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The Widow’s Mite

Front cover of the book The Widow's Mite

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Allie’s books are available at Amazon as well as Kobo, Barnes and Noble and other sales platforms.

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If you’d like to buy an eBook directly from the author, you can do this here.

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Minnie Price lives alone in one room of an opulent house in an affluent suburb of town. In spite of the apparent comfort of her surroundings she has barely enough to keep body and soul together. Her unfeeling step-children do nothing to help and, in fact, make it their business to ensure her struggle is as difficult as possible.
Then one day, a caller arrives with what seems to be a life-line; a fund of money left behind by Minnie’s late husband of which her step-children know nothing. It is hers—legitimately hers—if only she can jump through the complex logistical hoops to release it.

Meanwhile Minnie’s new friend Maisie is enjoying the fruits of her late husband’s hoarding. With a sizeable fortune to spend on her own dilapidated house, Maisie has an idea that she can bring into being the kind of home Clifford wanted to create all along. Her children are horrified when they discover her plan. What with that, and the news that they have a step-brother, the drama at Old Farm Hall is by no means concluded.

Fans of The Hoarder’s Widow will enjoy this sequel, but it reads equally well as a standalone.


Minnie found herself on some slightly shadowed, unacknowledged layer below the carefree pathways trodden by her friends—to whist clubs and coffee mornings, the Scout AGM and the beauty parlour. People here were greyer and moved slowly; they had nothing to hurry towards, nothing pressing to go back to. Every day was a test of endurance; time to be killed, hunger staved off, money not spent.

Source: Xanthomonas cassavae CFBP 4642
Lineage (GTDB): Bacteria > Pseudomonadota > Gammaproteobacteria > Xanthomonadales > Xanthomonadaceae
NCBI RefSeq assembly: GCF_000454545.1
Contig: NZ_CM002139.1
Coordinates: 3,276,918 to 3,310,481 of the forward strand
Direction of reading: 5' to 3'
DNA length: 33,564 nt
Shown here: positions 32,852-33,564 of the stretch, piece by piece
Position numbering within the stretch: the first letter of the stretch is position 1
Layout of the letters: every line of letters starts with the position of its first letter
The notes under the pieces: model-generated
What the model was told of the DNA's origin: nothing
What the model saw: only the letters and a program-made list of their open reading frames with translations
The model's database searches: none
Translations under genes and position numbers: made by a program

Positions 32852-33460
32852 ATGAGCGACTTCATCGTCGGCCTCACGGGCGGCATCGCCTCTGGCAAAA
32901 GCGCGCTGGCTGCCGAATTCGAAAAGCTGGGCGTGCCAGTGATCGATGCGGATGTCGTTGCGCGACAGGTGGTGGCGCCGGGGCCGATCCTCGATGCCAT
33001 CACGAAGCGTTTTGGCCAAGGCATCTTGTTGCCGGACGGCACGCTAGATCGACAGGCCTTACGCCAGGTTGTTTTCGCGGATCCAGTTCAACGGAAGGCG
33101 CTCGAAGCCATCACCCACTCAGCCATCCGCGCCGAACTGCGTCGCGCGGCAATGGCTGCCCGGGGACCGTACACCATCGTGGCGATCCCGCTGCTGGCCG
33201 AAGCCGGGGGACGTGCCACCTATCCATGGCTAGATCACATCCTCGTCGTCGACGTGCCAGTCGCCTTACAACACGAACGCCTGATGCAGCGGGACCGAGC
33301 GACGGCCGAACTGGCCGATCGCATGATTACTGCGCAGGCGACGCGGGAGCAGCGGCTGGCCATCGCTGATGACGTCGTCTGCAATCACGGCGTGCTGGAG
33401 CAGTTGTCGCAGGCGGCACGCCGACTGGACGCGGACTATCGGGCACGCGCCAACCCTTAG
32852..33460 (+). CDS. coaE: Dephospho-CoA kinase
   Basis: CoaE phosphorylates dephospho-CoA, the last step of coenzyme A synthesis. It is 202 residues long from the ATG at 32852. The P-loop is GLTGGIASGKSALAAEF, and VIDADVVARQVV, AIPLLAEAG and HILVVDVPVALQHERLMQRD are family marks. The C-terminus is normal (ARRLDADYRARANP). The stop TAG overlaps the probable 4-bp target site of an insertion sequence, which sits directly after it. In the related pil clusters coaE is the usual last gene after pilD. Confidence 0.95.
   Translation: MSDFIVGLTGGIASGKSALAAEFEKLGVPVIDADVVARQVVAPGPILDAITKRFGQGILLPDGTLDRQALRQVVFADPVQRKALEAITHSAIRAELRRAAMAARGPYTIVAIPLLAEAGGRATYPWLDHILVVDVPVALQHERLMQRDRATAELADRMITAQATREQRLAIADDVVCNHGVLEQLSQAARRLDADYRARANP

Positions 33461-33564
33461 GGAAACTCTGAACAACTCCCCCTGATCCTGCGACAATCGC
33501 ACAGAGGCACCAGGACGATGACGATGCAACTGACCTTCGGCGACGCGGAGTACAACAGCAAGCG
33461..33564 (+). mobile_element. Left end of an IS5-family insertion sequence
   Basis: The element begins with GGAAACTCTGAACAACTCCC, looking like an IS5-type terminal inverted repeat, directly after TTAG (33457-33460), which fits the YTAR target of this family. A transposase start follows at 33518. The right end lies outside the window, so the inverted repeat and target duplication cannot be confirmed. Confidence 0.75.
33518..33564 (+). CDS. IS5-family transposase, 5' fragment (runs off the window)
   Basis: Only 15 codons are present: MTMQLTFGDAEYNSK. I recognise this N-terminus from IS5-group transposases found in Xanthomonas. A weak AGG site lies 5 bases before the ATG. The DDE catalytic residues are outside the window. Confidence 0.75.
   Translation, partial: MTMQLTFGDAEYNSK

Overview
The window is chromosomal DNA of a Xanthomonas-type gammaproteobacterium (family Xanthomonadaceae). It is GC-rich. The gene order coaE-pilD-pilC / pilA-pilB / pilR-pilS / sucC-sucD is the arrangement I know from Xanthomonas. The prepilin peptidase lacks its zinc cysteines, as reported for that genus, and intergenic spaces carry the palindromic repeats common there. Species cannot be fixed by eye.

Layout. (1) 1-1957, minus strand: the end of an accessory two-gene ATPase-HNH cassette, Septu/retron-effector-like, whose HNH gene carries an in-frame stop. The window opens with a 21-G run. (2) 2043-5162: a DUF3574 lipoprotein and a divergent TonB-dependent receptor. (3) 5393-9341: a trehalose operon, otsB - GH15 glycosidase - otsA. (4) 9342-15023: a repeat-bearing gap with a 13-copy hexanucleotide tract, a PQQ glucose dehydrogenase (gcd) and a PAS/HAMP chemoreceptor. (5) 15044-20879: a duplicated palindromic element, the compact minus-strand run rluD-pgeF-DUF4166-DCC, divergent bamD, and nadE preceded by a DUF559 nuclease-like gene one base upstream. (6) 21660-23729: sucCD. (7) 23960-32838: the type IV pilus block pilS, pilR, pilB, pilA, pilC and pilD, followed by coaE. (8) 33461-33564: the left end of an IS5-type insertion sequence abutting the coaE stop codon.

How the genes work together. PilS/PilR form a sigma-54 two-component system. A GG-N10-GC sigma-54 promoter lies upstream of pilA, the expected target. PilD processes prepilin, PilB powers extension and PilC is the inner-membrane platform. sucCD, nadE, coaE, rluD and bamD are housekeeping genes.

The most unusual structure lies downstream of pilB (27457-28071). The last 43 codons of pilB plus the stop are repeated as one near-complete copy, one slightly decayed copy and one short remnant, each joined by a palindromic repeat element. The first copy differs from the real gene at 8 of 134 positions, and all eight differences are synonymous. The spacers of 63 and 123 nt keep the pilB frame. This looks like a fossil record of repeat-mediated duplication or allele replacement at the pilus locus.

There was a man on the market who sold misshapen eggs—he called them ‘ouch’ eggs—at a discounted price. He sat in a wheelchair swathed in a grubby coat, a tattered blanket across his wasted legs. His face was leathery and deeply etched, his teeth a jostle of angles and brownish stumps. He was the first to acknowledge her, here, amongst the doggedly struggling, the scrimp-and-savers. He watched her count out her pennies to pay for her eggs. She must have done it with the precision and carefulness that only someone with little money would bother with. He held out his hand—calloused but, when she laid the coins into it, warm—and gave her, with his lucid blue eyes, a look of kind recognition that she could not meet. She picked up her box of eggs and made a fuss about tucking them into her bag. 
‘Here,’ he said, and pushed another half dozen towards her. ‘Do me a favour and take these, will you?’ 
He opened his coat a little and for a dreadful moment Minnie thought he was going to do something obscene, but all he showed her was a hen, nestled against his body.  
‘She’s like me,’ he said, ‘only got one leg. If I leave her with the flock she gets bullied. We’ve got to look after each other, haven’t we?’ It was hard to know if he addressed Minnie or the hen. 

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